funds money in alternative energy, radio stations and insurance. At night and on weekends, he worked on his book and wrote spec scripts for episodes of Law and Order. None were ever made. Fame and fortune, Mr. Sanghoee said, were things he could not help but think about. He also had a front-row seat as hedge funds looked to Hollywood as a place to park money. Ramius decided in 2006 to start reviewing film financing deals to push into movie investments, tapping Mr. Sanghoee to lead the effort. He flew to Los Angeles to meet with executives at William Morris Agency and Brillstein Entertainment, a management and production company. Mr. Sanghoee landed in a boomtown. More than $12 billion was in the midst of flowing into 150 movies, according to trade estimates. Hedge funds, awash in cash, were eager to write checks. At the restaurant Spago, Im raising some capital became the new, Dont you know who I am? Ramius ultimately decided to take its toe out of the water too risky but Mr. Sanghoee saw an opening. With a novel and, now, a Rolodex full of hedge fund and Hollywood contacts, he would make a movie himself. I had no idea what I was getting myself into, he said recently. In mid-2007, he started calling contacts. (He said he received permission from his bosses to pursue the movie.) One call went to Jai Khanna, a manager at Brillstein Entertainment who had read Merger and responded favorably. Brillstein counts Scary Movie 2 and the television series Just Shoot Me among its producing credits. I saw the story as really commercial, Mr. Khanna said. He connected Mr. Sanghoee with a fledgling screenwriter, Neeraj Chaudhury, and they wrote a script. Merger is the story of an Indian corporate titan who begins a hostile takeover of a satellite company that transmits information from the C.I.A. A New York investment banker working on the deal smells something fishy and turns to a former girlfriend, a brassy newspaper reporter, for help. The corporate titan, it turns out, has pictures of the owner-operator of the satellite company having sex with young boys. As the banker and the reporter race to uncover the plot, dodging assassins in the process, a bigger evil is revealed: The Indian businessman plans to sell C.I.A. secrets to an Arab terrorist.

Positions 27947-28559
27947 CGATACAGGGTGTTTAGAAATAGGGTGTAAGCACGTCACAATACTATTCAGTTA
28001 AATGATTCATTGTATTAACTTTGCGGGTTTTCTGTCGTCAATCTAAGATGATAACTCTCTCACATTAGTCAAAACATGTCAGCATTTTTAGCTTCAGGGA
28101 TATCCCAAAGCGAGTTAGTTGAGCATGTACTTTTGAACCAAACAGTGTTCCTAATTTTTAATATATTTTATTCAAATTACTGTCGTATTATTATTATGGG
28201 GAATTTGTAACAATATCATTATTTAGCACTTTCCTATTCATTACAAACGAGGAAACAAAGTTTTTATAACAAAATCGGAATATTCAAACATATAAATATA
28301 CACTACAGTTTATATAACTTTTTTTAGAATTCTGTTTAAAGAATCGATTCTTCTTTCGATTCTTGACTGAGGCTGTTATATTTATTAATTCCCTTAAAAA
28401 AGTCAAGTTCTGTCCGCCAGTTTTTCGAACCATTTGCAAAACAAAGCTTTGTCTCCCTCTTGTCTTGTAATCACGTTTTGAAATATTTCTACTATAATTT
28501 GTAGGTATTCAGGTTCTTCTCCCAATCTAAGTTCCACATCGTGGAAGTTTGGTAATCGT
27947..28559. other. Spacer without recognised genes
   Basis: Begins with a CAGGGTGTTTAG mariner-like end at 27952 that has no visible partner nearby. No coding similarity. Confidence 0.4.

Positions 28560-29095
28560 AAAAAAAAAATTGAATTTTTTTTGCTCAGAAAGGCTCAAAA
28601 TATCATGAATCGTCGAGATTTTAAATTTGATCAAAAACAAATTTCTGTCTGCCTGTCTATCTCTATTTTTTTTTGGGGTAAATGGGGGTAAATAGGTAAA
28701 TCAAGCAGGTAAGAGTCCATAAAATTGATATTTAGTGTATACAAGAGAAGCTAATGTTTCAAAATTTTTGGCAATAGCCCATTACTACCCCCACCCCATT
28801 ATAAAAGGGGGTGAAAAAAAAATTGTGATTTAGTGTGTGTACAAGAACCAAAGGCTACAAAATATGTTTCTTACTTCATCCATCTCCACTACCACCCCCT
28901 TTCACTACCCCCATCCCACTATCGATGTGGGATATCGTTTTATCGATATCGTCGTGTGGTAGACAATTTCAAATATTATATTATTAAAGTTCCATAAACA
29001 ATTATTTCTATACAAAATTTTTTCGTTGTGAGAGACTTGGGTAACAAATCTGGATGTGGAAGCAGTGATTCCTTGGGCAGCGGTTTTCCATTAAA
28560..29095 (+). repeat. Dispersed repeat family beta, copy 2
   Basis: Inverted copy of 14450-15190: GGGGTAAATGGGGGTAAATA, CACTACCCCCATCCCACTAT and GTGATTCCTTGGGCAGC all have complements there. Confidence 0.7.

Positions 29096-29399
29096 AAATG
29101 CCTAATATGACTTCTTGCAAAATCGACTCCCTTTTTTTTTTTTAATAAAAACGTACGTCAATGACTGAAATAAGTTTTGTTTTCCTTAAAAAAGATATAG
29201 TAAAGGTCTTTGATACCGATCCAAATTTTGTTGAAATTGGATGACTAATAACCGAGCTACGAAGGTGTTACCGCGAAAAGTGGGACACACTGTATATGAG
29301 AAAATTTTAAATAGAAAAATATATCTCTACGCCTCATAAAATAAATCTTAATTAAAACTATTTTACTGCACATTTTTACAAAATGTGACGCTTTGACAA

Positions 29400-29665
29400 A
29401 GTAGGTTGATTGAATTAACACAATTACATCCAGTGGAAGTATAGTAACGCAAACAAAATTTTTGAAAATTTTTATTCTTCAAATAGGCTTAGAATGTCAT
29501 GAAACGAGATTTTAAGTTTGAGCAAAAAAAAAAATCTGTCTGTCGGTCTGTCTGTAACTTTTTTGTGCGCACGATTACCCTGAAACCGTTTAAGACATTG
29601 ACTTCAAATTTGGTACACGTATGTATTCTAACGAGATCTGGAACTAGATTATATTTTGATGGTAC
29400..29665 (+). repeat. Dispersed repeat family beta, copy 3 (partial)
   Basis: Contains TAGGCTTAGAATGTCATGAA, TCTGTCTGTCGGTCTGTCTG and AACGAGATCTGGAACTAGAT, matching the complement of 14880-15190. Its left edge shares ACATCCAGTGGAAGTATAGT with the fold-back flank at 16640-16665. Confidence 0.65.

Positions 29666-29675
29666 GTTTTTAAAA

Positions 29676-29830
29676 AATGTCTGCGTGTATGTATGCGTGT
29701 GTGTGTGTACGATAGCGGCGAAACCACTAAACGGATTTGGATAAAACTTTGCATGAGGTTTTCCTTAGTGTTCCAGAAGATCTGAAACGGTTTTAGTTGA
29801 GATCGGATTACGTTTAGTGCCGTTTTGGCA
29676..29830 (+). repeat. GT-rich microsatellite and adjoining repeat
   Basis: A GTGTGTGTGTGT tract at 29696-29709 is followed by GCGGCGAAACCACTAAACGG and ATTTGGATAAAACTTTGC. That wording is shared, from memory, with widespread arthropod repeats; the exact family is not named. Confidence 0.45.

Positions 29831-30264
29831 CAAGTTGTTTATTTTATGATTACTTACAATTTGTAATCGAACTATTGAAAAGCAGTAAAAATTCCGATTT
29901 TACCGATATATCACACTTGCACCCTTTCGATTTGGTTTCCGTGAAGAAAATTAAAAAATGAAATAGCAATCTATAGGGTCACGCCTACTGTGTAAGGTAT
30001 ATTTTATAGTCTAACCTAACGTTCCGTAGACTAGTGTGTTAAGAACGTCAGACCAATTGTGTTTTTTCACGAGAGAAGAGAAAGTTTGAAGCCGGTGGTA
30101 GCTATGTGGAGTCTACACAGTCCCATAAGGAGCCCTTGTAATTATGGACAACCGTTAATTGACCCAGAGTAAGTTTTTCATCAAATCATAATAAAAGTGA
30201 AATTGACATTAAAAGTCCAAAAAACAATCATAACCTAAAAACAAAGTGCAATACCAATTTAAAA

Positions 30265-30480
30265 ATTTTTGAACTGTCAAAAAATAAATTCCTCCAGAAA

With a script in hand, Mr. Sanghoee started chatting up hedge funds. A typical pitch occurred in a phone call on Nov. 3 with a principal at a private equity firm based in Connecticut. The firm, the principal said at the start of the call, was looking to invest $7 million in movies over the next six weeks. Mr. Sanghoee began by talking about his book. According to Nielsen BookScan, which tracks about 75 percent of sales, Merger sold about 2,000 copies; Mr. Sanghoee puts the number closer to 20,000, explaining that many copies were sold through uncounted wholesalers. Movies and books sell each other very effectively in todays marketplace, Mr. Sanghoee started out, which is where I think Merger becomes even more sensible a project. We know this book is going to sell the movie. Fantastic, responded the potential investor, Alex, who agreed to let a reporter listen in on the condition that his last name not be used. They chatted for about 40 minutes about how a deal might be structured and about Mr. Sanghoees plans to get a major studio to distribute the film. How would he rope a big studio? I can pick up the phone and get the meetings I want, Mr. Sanghoee assured Alex. Mr. Sanghoee found another sucker, as he jokingly put it, while on a date. One night while out drinking, Mr. Sanghoee and his companion bumped into Peter Delahunt, a municipal bond trader and an acquaintance of Mr. Sanghoees date. Mr. Sanghoee, always the pitchman, talked up Merger and, a few weeks later, gave his new friend an autographed copy of the book. Soon Mr. Delahunt had committed to chip in six figures for development costs. I thought it was worth the gamble partly because the story has so many hooks and angles, Mr. Delahunt said in an interview. He said he had figured that his own Hollywood connections might help push the project along. My son was a classmate of Anne Hathaways brother, he said. Meryl Streeps brother, Dana Streep, was another contact. I used to work with him way back in the old days, Mr. Delahunt said. He doesnt know it yet, but he will be getting a call from me. Big Names, Little Progress Despite the strong interest Mr. Sanghoee also had a Canadian investor offering to put in the entire $15 million, with caveats most investors were reluctant to complete a deal until they